Alaska's wildlife has always been our best resource – it was our permanent fund even before we were a state. Wildlife is a truly renewable resource that once dictated how and where we lived. Whaling or fishing in the spring, hunting and fishing in the fall. Out on the ice in the winter to hunt the seals, then walking the hills picking berries in the fall. As the defining focus of our lifestyle for thousands of years, it was an integral part of our culture and our daily lives. Conservation was not some new idea fashioned from mistakes of industrial development past, but practical common sense. If you did not practice conservation and wise use today, you did not eat tomorrow.
A hundred years ago we knew and lived by the true definition of conservation: wise use of our resources. The newer, trendier definition of conservation, according to Merriam-Webster is the "planned management of a natural resource to prevent exploitation, destruction, or neglect."
Neglect. That clearly defines Alaska's approach our wildlife for the better part of the past 30 years. When stewardship and "best science" turned to "touch nothing" or even "protect predators at all costs," we began to neglect our wildlife. The neglect was well meaning at first -- thinking that mother nature knew best and creating an illusion that we could somehow not impact the natural environment around us. We now know that to be impossible in today's world. Oil spills, pollution, degradation of the atmosphere, climate change, forest fires ... the list of impacts we have on our world is long and in some ways frightening. The only way to work with a natural environment under these conditions is through more active management. Even if our target is no "net impact" it still requires an enormous amount of knowledge and effort on an ecosystem level.
We knew this and it sustained us for thousands of years. We lost that path under the guise of a short-lived school of thought in wildlife biology. It is now haunting us as our wildlife and our ecosystems struggle to find balance and often fail to meet our needs. Why should we choose between a job (development) and conservation, when the "best science" itself is killing our ecosystem? Why can't we catch up to the modern world of wildlife biology and use all the tools available to us? It would be truly full circle, as that is how we managed our environment for millennia.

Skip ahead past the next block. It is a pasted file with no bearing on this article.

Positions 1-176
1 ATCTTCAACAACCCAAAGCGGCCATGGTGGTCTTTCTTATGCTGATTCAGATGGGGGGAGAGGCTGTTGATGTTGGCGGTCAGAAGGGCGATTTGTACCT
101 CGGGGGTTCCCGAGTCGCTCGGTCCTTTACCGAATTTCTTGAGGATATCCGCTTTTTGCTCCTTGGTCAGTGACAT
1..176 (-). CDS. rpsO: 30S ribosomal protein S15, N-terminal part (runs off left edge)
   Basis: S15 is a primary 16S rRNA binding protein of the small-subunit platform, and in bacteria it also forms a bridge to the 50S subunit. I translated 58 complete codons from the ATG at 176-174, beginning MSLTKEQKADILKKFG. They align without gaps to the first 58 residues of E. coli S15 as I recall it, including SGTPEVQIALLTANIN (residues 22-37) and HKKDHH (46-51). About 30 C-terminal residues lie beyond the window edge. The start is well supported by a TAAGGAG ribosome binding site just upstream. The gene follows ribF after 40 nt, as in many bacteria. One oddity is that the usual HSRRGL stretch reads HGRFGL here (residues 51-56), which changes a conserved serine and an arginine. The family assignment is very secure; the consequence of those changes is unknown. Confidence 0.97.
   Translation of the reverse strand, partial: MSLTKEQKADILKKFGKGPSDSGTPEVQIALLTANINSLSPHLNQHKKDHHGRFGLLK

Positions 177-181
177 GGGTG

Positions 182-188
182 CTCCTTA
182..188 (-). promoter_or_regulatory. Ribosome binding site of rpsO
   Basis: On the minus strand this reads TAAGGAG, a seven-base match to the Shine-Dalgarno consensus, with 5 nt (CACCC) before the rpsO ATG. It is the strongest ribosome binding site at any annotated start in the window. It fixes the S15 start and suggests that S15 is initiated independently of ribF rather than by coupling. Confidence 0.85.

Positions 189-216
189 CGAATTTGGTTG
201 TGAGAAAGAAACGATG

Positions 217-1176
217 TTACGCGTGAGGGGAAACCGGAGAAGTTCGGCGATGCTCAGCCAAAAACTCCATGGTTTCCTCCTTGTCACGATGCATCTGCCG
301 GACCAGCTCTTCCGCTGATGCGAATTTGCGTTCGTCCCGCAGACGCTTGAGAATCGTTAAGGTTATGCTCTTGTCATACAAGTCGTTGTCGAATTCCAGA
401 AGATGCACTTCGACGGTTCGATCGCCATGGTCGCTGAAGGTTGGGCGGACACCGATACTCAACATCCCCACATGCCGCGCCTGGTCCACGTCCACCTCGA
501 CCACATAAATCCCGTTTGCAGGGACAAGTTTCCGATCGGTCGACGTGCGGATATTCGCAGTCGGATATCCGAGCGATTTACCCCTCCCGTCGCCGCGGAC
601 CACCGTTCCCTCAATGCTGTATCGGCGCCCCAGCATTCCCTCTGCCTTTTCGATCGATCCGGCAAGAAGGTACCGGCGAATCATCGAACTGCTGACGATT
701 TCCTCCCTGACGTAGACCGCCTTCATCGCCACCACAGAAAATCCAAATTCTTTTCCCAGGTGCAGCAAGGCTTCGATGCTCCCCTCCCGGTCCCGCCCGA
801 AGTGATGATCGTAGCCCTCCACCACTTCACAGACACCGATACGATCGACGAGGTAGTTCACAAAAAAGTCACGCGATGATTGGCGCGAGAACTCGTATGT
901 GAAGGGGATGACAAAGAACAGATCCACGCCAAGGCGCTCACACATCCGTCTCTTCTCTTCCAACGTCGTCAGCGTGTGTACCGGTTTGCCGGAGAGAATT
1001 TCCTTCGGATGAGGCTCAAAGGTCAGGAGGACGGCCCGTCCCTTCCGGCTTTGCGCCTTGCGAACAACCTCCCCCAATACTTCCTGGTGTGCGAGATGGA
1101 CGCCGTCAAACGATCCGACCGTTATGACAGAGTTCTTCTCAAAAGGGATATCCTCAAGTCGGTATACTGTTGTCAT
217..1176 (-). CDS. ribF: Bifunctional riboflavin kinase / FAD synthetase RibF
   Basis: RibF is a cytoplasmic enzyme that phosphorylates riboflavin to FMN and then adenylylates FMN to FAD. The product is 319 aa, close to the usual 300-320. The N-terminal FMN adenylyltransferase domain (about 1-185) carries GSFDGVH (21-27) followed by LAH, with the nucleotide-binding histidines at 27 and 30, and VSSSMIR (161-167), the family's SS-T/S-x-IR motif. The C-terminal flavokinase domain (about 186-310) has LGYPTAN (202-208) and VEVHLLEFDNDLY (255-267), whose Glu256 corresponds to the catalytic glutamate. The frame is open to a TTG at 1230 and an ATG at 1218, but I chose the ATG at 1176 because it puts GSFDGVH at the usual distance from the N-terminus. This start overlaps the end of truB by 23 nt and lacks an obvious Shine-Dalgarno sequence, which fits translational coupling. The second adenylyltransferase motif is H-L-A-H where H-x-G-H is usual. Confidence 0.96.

When the cure is worse than the illness, we need to find a new cure. The simplest way to do that is to reach back in time to simple approaches that work. Take care of your world and it will provide for you -- by feeding us, by bringing tourists, and by allowing for sustainable development. The irony is not lost on us that this also reflects current practice worldwide in the real best science of wildlife biology. It is past time for Alaska to catch up with the rest of the world and get back to real conservation. No longer can we watch a field we have not planted and hope something will grow on its own.
Charles Parker is president and CEO of Alaska Village Initiatives, a non-profit corporation that promotes the economic well-being of rural Alaskans through economic development, assistance, networking, advocacy, and education.
The views expressed here are the writer's own and are not necessarily endorsed by Alaska Dispatch. Alaska Dispatch welcomes a broad range of viewpoints. To submit a piece for consideration, e-mail commentary(at)alaskadispatch.com.